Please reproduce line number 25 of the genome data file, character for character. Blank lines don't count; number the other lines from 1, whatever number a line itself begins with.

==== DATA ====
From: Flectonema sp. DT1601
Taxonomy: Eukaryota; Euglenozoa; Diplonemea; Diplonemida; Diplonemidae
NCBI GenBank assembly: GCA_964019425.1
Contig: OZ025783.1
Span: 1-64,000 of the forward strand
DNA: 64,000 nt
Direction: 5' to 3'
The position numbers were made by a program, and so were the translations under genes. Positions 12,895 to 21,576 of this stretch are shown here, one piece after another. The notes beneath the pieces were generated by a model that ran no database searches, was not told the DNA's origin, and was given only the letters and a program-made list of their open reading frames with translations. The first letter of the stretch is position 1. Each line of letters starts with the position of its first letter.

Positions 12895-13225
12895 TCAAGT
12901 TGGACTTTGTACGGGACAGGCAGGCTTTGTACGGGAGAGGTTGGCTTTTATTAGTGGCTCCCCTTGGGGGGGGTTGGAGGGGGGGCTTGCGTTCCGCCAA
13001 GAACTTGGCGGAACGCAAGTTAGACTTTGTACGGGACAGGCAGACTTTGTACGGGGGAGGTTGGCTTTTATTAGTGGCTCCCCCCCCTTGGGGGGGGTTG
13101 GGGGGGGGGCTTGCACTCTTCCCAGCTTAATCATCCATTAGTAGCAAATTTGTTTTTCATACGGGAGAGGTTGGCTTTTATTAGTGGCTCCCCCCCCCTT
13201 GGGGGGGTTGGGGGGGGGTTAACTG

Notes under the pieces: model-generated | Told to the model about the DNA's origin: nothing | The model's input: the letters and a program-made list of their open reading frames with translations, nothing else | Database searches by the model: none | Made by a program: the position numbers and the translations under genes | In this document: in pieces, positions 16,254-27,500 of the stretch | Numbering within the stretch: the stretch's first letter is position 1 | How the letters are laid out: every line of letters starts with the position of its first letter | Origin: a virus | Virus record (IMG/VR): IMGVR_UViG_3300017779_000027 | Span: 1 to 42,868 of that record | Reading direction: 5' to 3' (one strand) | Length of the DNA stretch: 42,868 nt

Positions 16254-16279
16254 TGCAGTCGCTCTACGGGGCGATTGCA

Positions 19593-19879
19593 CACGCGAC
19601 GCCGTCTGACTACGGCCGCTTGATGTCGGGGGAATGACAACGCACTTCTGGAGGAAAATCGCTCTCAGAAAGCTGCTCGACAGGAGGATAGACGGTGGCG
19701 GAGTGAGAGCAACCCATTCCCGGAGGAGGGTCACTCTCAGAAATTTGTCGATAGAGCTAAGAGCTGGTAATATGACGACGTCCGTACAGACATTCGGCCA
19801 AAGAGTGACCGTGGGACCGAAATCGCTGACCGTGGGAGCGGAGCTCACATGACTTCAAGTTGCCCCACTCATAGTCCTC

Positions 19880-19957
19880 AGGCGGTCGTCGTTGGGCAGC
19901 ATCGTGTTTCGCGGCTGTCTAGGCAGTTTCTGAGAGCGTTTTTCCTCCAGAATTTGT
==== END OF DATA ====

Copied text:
19901 ATCGTGTTTCGCGGCTGTCTAGGCAGTTTCTGAGAGCGTTTTTCCTCCAGAATTTGT